Similar to the Temple of the Tooth Relic in Kandy, the Gangaramaya Temple is known for hosting an annual parade of colourful pageantry – the Gangaramaya Navam Perahera. The parade may only have started in 1979, but it has gained critical acclaim around the world, as it has been likened to that of the ancient Kandy Esala Perahera. The temple’s festivities do not end there, as it also hosts the Buddha Rashmi National Vesak Festival that commemorates the birth, life, and death of the Lord Buddha. Filled with vibrant pandols and colourful decorations, the entire area is illuminated with bright lights and lanterns.

The Seema Malakaya meditation centre, located at the end of a pier on the Beira Lake in close proximity to Gangaramaya, is a treat for the mind, body and soul. Built in the same eclectic styles of Asian temples, the meditation centre is the ideal escape from crowded Colombo, as the calm waters of the Beira Lake, coupled with the Feng Shui centred design allows you to detach from the urban jungle.

Although these places of worship are a great way to experience the multi-cultural society of Colombo, it is only one of the experiences that gives insight to the cultural and religious harmony of the city. A number of neighbourhoods in Colombo overtly display the different cultures of immigrants that have adopted the city as their home.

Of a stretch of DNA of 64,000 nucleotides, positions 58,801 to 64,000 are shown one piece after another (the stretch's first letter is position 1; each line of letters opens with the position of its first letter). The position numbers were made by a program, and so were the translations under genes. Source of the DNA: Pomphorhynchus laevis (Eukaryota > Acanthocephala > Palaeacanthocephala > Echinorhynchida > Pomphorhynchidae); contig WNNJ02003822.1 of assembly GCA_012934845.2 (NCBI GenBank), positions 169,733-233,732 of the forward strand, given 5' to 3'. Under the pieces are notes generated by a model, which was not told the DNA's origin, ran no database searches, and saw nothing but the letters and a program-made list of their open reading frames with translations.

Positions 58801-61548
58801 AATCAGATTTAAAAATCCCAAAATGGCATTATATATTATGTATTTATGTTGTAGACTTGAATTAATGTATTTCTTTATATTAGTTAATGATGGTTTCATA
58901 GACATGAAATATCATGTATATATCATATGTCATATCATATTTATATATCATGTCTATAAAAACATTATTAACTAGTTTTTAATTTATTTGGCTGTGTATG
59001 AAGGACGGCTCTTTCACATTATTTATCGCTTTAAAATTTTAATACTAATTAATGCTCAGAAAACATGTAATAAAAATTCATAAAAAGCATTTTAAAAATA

The suburb of Slave Island is one such intriguing area that portrays the lifestyles of the Malay community that call Sri Lanka home. Although Slave Island has a past in which African Kaffir slaves were held captive during early colonial rule, it was eventually transformed into an army barracks for the Malay soldiers of the Ceylon Rifle Regiment under British rule. As a result, Slave Island alternatively became well known as ‘Kampong Kertel’ to the Malays (Malay settlement quarters). The local dialect of Bahasa Melayu can still be heard in the narrow streets of Kew Gardens and Java Lane. Traditional Malay cuisine such as tripe curry, mani pittu and pastol can also be found in this area.

Leave the Malay Kampong and enter the suburb of Wellawatte – also known as Little Jaffna. Located in the southernmost limits of Colombo, Wellawatte is home to many migrants from the city of Jaffna, most of whom were forced to flee the northern city during the country’s civil war. The numerous vegetarian eateries, textile shops, jewellery shops and electronic shops run by traders draw people from all over the city and its suburbs.

Colombo was, and still is a city that welcomes people of all ethnicities, races and religions. The city only grows richer by imbibing the cultures and traditions of the varied people who now lovingly call it home.